simply a beautiful story. ❤
    ~part of a tree remembers…so creative… 🙂

    • dmmacilroy February 3, 2013 at 12:18 pm #

      Dear Sunshine,

      Thanks for visiting and commenting. i appreciate it very much.



      • Sunshine February 3, 2013 at 4:44 pm #

        It was a lovely visit… Happy week to you. 🙂

  50. Nick Johns (@nickjohns999) February 3, 2013 at 9:01 am #

    Good stuff Doug! An easy, wistful feel to the piece, in a very interesting take on the prompt

    • dmmacilroy February 3, 2013 at 12:19 pm #

      Dear Nick,

      Thanks for noticing the voice of the oak. See you next week?



  51. The Bumble Files February 3, 2013 at 8:16 pm #

    Dear Doug,
    You gave the sculpture a vibrant voice and rich history. This is beautiful writing. You never disappoint. I loved your intro, too. I’m suspect I’m a beach bum, at least at heart, even though currently I’m miles away from the sea.

  52. vbholmes February 3, 2013 at 8:26 pm #

    Very sensitive interpretation of the prompt, Doug. You managed to write a fine, well-told saga in 100 words–no mean feat. Congratulations!

  53. tedstrutz February 3, 2013 at 9:51 pm #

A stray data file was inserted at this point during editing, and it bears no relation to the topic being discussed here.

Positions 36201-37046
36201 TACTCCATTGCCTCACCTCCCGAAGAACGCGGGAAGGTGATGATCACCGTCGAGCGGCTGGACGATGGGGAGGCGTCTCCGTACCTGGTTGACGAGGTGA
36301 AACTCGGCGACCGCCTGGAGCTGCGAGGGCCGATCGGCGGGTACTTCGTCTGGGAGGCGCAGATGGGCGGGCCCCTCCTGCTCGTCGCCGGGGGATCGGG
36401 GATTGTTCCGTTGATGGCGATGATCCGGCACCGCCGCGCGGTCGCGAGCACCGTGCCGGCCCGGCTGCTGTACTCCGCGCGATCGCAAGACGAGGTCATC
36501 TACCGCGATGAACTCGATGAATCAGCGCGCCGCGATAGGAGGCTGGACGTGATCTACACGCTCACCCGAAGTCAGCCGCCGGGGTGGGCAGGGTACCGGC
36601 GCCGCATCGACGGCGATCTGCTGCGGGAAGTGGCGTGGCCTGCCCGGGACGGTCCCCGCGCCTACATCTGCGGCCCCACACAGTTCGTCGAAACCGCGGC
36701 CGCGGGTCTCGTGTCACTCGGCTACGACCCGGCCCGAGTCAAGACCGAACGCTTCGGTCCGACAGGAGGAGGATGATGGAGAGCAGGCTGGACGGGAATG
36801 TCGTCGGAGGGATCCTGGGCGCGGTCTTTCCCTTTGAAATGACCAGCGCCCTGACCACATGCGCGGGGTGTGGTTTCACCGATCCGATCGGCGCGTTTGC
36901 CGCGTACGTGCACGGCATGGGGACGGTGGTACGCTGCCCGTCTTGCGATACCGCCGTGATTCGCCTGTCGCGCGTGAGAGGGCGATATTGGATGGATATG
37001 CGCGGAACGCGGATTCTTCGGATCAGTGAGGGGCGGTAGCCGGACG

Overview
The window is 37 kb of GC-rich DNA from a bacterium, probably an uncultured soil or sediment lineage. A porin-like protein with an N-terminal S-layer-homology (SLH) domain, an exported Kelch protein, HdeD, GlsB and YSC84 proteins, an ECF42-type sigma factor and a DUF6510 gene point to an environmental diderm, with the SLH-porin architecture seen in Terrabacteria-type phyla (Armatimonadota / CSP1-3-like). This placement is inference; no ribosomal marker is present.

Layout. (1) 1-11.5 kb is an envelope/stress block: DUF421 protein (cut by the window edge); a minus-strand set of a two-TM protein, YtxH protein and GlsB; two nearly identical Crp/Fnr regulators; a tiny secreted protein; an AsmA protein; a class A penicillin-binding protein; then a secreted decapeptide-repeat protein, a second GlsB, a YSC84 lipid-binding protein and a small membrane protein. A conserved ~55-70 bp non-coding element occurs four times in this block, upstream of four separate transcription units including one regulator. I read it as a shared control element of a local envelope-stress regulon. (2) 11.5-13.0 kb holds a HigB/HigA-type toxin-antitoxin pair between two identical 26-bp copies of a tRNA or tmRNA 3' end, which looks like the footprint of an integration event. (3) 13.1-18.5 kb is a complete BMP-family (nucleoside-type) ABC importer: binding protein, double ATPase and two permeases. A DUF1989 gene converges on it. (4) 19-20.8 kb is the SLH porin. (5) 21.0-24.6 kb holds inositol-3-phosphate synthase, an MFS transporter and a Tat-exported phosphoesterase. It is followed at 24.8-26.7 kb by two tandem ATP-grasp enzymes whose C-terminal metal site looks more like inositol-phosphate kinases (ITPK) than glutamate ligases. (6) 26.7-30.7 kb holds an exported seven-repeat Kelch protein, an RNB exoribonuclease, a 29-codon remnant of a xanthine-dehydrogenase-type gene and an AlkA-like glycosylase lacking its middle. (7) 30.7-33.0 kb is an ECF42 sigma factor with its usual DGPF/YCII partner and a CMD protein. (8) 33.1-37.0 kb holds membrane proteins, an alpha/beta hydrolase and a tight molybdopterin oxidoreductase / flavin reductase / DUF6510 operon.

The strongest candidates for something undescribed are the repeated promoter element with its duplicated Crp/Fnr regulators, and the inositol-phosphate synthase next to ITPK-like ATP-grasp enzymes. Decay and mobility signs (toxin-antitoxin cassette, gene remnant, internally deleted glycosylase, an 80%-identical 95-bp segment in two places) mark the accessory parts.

Damn this is good, Doug. Best take on the prompt yet, full of History. Yerba Buena… really? I have a book on the Essex, which I have never read… going to dig it up now. Your intros are almost as good as your stories…

  54. yaralwrites February 3, 2013 at 11:36 pm #

    Amazing to read and I liked that the stone told the story.
    I am number 91

    • dmmacilroy February 4, 2013 at 2:06 am #

      Dear Yaral,

      Welcome back. I don’t want to burst your bubble but the POV in my story was from that of the block of wood beneath the sculpture. Perhaps I’d better be more clear next time. Thanks for reading and trying to get my drift. 91 stories? Wow. I’ll check yours out after I arrive at the summit tonight.